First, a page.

Figure 2. Images of (18)F-positron emission tomography (PET)/computerized tomography (CT) of the patient.
CTPA examination again before he was started on chemotherapy. The second CTPA showed recurrence in the right pulmonary artery and the right upper pulmonary artery with nodular ﬁlling defect. Maximum metastasis seen was 6.3 cm in the right lung (Fig. 1E–H). The patient then agreed to receive chemotherapy the next day at our oncology department. The chemotherapy drug administered was epirubicin (90 mg/m2), for every 3 weeks. After two cycles of the chemotherapy, he underwent a third CTPA, which showed progress in the right pulmonary artery and the metastasis in the right lung (maximum diameter 9.7 cm)
together with new lesions in the right lung and the right pleura (Fig. 1I–L). Afterwards, he was lost to follow-up. Discussion Intimal sarcoma is a totipotent-intimal-cell originated tumour. Pulmonary artery intimal sarcoma arises from the intimal layer of the right, left, or main pulmonary arteries, where pulmonary metastases are common . In extremely rare cases, it may extend in a retrograde manner to the pulmonary valve and right ventricle . Most cases
Figure 3. Pathology of the tumour. (A) Haematoxylin and eosin (HE) stain of the tumour shows that the tumour arose from the intimal of pulmonary artery (50×). The black arrow indicates the neoplasm from the artery wall. (B) Microscopically, the tumour was composed of pleomorphic spindle cells (HE stain, 200×). (C) Tumour cells were immunohistochemically positive for α-smooth muscle actin (SMA). (D) Immunostaining for vimentin (VIM) highlights numerous neoplasm cells derived from mesenchymal tissue.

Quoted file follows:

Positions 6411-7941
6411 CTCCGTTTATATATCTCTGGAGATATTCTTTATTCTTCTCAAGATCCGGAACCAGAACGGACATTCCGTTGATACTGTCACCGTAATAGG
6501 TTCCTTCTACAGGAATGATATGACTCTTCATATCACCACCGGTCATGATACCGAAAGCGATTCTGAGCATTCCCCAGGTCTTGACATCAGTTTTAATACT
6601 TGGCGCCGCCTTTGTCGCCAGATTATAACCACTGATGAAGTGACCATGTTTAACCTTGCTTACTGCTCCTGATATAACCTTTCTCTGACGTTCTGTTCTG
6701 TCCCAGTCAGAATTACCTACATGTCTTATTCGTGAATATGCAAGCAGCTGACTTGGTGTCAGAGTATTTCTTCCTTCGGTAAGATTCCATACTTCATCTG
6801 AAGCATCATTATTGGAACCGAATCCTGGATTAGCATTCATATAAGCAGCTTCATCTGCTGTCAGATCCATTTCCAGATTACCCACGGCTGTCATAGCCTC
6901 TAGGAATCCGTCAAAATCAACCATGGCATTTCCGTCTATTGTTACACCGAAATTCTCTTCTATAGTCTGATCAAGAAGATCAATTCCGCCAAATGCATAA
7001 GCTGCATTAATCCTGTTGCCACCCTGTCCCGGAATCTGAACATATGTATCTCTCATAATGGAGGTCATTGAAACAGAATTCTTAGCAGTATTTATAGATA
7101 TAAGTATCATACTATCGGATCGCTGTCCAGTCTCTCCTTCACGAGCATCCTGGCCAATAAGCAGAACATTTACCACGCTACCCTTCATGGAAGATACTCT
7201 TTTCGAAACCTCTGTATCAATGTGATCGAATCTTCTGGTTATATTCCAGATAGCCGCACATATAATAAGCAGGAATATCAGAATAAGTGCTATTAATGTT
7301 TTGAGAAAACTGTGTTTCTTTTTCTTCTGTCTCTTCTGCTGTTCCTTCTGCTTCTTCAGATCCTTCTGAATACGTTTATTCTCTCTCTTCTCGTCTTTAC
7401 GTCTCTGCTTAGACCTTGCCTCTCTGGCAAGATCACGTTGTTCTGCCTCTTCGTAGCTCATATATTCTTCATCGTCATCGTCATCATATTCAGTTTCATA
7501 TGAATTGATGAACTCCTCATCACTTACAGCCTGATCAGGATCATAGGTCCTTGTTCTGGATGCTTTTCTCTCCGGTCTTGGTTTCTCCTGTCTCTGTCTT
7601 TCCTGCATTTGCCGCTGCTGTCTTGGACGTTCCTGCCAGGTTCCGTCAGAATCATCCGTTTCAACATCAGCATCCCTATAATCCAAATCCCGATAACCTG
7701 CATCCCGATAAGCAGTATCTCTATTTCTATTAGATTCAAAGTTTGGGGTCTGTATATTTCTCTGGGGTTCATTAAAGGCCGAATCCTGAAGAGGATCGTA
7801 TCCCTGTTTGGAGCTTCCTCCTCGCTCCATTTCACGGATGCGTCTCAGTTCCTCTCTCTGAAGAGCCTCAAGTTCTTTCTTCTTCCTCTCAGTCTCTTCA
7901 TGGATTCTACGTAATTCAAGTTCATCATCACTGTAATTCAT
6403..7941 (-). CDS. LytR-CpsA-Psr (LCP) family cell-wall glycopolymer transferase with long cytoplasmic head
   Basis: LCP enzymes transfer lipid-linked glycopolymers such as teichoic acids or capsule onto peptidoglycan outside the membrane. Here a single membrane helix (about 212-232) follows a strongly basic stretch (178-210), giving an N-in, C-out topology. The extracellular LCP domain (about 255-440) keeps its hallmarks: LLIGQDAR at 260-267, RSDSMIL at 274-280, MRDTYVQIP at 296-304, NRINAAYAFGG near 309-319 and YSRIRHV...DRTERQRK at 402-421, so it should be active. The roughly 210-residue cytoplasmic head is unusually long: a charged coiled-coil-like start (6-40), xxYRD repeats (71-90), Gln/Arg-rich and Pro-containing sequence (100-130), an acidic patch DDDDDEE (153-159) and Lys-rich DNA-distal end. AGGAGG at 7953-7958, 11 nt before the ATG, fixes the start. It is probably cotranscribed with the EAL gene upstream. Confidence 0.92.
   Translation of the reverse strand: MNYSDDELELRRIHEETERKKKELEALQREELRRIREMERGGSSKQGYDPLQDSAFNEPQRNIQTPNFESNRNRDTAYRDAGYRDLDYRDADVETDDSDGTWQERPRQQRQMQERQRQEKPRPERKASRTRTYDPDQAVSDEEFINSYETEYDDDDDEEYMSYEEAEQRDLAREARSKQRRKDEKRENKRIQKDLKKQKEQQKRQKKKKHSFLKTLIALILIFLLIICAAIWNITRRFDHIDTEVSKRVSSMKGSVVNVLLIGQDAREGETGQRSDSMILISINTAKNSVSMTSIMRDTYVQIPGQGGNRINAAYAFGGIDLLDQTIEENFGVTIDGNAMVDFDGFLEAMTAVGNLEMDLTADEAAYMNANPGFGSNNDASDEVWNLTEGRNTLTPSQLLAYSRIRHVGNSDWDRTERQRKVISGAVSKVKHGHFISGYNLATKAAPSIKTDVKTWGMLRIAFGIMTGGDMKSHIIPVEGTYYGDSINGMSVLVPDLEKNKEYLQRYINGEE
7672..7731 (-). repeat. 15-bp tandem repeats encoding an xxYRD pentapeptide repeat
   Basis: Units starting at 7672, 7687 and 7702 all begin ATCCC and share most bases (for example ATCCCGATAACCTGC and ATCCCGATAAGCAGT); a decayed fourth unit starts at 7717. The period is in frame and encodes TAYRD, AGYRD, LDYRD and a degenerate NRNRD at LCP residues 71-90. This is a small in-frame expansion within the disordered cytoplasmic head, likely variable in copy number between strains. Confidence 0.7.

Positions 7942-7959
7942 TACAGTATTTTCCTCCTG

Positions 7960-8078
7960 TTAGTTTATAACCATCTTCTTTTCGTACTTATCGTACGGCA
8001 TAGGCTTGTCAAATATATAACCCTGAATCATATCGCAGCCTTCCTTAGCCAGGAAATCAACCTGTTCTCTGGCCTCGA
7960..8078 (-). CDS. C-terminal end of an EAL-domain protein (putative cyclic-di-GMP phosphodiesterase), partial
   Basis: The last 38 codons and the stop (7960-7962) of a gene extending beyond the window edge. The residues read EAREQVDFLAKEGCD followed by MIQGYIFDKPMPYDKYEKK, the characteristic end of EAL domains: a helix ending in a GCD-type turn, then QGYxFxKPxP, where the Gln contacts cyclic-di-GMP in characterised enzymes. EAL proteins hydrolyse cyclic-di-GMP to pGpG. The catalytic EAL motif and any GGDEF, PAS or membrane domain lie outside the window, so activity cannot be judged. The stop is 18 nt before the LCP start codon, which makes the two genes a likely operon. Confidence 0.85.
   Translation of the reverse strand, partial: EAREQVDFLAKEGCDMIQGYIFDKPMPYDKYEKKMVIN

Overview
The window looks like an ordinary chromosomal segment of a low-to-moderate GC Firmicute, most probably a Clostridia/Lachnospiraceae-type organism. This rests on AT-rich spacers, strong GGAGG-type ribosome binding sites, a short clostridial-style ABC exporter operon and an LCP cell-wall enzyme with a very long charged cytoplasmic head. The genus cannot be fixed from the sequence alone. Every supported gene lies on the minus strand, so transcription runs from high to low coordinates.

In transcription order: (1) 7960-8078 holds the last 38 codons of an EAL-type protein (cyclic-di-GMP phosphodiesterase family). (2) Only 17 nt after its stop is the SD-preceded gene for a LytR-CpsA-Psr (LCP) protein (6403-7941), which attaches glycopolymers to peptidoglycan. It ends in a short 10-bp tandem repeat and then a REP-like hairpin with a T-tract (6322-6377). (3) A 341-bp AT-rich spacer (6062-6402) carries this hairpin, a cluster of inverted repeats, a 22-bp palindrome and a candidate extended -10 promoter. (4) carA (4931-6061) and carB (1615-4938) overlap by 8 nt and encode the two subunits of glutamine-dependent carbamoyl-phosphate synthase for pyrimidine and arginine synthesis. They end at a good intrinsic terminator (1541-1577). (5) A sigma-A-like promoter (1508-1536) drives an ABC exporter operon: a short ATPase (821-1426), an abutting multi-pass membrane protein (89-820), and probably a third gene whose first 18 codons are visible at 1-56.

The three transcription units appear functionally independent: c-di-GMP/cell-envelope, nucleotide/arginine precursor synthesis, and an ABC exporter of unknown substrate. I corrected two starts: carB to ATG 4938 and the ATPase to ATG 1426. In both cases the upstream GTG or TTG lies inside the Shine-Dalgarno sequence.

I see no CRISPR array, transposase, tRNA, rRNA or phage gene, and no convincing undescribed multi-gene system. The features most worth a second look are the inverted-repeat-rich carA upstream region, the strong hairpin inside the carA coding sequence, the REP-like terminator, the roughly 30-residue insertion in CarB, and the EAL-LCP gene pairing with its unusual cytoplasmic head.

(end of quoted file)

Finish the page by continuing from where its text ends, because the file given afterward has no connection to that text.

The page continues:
of this disease are diagnosed on autopsy or with surgical specimens; therefore, the true incidence of intimal sarcoma of the pulmonary artery is unknown. The clinical presentation is often non-speciﬁc and related to tumour emboli. The most common symptoms are dyspnoea, tachypnoea, followed by chest or back pain, cough, haemoptysis, and malaise, which is quite similar to PTE. With such non-speciﬁc clinical features, the disease may mimic other diseases such as lung cancer, mediastinal masses, and especially acute or chronic PE [3,4]. Diagnosis in this patient was particularly difﬁcult because of its long asymptomatic course and gradual development of symptoms of pulmonary hypertension and right heart failure . As for PTE, if the pulmonary trunk is occluded by a blood clot, the patient often presents rapid-onset dyspnoea and chest tightness with right ventricular dysfunction such as pulmonary artery dilation or pulmonary hypertension . However, the patient’s chest pain developed gradually and no obvious shortness of breath was observed. The echo showed relatively normal heart function as well. Ddimer elevation is a sensitive indicator for thromboembolism either in lower limbs deep vein or pulmonary artery. D-dimer was normal for this patient from onset of the disease and during follow-up [7,8]. From the viewpoint of imaging, pulmonary artery intimal sarcoma and PTE are difﬁcult to distinguish in the